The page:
Saturday, November 20, 2010

Deadweight loss on Delta Airlines

I am sitting in the Delta Sky Club at JFK airport.  Made a business trip to Nice France this week to visit Skema Business School and was returning today with my colleague John McCreery.  Plane from Nice arrived early and as we cleared customs at 2:30 we saw there was a plane to Raleigh leaving at 3:10, well before the ticketed 7:02 departure on a later flight.  Immediately went to the Delta Sky Club where a very helpful person at the front desk told us we could book the earlier flight for $50 (all luggage was carryon, otherwise that would have been a deal killer).  But by then it was slightly less than 30 minutes before departure and she could not get into the system to book the flight.  She said to go to the gate and they would take care of the situation. 

The folks at the gate said we had to go to Customer Service, an obvious oxymoron for the Delta crew at JFK today.  There were at least eight people behind the counter but no one acknowledged our presence for at least a minute at which point we simply moved to the counter and asked for help.  The initial response, "We cannot do that."  In other words, just go away.  Then we explained the situation: plane does not leave for 25 minutes, we have no checked luggage, we are willing to pay $50 apiece to get home four hours earlier, and there are empty seats on the 3:10 plane (and who knows we could free up seats they could sell on the 7:02 plane).  Nope, "cannot do that." My take: these people did not want to be bothered to help anyone -- they seemed much more interested in visiting with each other.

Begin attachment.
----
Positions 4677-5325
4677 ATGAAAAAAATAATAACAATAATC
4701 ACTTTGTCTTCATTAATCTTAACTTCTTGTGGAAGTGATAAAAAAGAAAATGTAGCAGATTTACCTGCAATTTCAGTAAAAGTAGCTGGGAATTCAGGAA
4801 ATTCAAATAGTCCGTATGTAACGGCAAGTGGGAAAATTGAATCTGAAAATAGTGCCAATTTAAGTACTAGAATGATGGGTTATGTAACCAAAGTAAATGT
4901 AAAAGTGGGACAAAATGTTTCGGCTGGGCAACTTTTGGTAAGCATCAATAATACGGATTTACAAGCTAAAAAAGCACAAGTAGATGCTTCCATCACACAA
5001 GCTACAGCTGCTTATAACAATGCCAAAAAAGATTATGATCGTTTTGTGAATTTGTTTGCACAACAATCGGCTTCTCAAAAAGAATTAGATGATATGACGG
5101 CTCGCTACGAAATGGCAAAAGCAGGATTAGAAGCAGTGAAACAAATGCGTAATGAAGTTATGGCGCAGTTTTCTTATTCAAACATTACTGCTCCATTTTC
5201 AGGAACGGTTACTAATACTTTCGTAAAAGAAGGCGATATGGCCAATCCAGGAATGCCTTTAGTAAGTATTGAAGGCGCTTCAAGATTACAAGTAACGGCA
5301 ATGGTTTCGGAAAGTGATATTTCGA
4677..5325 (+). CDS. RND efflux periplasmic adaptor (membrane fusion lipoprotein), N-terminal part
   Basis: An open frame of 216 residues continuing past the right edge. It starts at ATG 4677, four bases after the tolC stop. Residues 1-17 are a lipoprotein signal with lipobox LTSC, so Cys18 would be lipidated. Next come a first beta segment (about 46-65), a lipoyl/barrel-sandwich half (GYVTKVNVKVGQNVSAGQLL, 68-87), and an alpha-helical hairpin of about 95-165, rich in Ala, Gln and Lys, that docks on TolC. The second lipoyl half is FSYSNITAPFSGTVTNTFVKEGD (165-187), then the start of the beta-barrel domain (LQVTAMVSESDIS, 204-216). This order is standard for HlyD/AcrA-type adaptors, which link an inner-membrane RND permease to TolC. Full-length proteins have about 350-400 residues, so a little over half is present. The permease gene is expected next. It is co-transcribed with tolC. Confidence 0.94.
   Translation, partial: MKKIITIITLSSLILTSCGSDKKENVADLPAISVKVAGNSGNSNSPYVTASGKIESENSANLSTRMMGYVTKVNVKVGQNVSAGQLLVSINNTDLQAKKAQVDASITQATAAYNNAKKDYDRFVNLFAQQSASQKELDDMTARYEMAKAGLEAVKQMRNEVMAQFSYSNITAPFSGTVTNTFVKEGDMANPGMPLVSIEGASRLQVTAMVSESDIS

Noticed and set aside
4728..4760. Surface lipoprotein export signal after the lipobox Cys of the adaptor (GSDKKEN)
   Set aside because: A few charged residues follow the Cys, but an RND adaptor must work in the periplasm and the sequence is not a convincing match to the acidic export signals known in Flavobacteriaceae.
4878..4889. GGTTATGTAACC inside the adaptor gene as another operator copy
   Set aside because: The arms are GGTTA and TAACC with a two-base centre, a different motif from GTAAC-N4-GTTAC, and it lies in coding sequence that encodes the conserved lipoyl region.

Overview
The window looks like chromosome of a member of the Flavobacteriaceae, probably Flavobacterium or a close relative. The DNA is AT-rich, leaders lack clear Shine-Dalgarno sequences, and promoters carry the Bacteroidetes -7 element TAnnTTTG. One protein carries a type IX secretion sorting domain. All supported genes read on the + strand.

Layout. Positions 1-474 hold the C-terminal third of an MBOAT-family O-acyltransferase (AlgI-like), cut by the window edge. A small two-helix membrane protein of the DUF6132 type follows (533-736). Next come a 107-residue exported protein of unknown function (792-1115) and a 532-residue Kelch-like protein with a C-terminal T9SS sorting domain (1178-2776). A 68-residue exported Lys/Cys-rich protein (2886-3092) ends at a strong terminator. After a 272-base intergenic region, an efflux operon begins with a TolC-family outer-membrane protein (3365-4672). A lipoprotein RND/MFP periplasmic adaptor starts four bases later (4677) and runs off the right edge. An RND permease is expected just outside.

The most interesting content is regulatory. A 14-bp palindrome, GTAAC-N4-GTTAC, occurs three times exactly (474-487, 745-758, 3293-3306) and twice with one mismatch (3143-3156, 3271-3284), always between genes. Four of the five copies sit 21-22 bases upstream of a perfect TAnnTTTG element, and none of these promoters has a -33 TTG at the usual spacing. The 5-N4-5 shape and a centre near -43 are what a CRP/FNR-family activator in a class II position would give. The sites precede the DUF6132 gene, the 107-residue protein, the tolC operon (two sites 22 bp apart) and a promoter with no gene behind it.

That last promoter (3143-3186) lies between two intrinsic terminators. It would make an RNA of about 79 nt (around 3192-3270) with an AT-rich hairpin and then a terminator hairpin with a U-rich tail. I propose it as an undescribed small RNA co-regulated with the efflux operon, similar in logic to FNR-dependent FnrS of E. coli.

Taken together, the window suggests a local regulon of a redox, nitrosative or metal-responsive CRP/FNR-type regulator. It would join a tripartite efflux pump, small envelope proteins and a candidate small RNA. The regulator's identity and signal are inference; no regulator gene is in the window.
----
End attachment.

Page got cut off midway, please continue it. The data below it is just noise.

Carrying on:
Finally asked to see a supervisor and she offered us a great deal: pay $250 apiece plus any difference in the ticket price that might be associated with a walkup fare.  (Delta management -- you might want to make sure your employees give consistent answers.)  At this point we were thoroughly disgusted and retreated to the Sky Club to watch football (Go Pack! Go Sparty!). 

This is a classic case of a deadweight loss, but it is not associated with government regulations or price ceilings.  We were ready to pay Delta for seats that were open but they would not sell them to us.  There really were no excuses other than Delta's thoroughly rotten employee/management culture at JFK. 

1 comment:

  1. You're not the only one who has had a bad experience at JFK of late. Check out today's MMQB column by Peter King: